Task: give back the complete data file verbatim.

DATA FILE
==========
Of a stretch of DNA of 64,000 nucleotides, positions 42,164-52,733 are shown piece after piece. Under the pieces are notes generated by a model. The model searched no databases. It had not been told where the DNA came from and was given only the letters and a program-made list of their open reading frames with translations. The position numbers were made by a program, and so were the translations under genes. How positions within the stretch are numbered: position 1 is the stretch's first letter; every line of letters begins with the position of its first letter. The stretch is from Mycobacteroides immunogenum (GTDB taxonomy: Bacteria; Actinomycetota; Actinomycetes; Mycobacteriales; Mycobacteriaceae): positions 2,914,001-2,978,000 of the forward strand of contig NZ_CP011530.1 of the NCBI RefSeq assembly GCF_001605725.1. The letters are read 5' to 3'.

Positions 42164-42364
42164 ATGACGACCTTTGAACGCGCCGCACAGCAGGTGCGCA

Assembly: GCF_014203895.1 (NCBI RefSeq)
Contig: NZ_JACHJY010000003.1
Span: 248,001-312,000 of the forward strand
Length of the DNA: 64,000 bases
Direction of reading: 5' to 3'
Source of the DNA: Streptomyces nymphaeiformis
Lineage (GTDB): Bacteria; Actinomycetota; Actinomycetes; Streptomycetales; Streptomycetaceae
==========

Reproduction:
Of a stretch of DNA of 64,000 nucleotides, positions 42,164-52,733 are shown piece after piece. Under the pieces are notes generated by a model. The model searched no databases. It had not been told where the DNA came from and was given only the letters and a program-made list of their open reading frames with translations. The position numbers were made by a program, and so were the translations under genes. How positions within the stretch are numbered: position 1 is the stretch's first letter; every line of letters begins with the position of its first letter. The stretch is from Mycobacteroides immunogenum (GTDB taxonomy: Bacteria; Actinomycetota; Actinomycetes; Mycobacteriales; Mycobacteriaceae): positions 2,914,001-2,978,000 of the forward strand of contig NZ_CP011530.1 of the NCBI RefSeq assembly GCF_001605725.1. The letters are read 5' to 3'.

Positions 42164-42364
42164 ATGACGACCTTTGAACGCGCCGCACAGCAGGTGCGCA

Assembly: GCF_014203895.1 (NCBI RefSeq)
Contig: NZ_JACHJY010000003.1
Span: 248,001-312,000 of the forward strand
Length of the DNA: 64,000 bases
Direction of reading: 5' to 3'
Source of the DNA: Streptomyces nymphaeiformis
Lineage (GTDB): Bacteria; Actinomycetota; Actinomycetes; Streptomycetales; Streptomycetaceae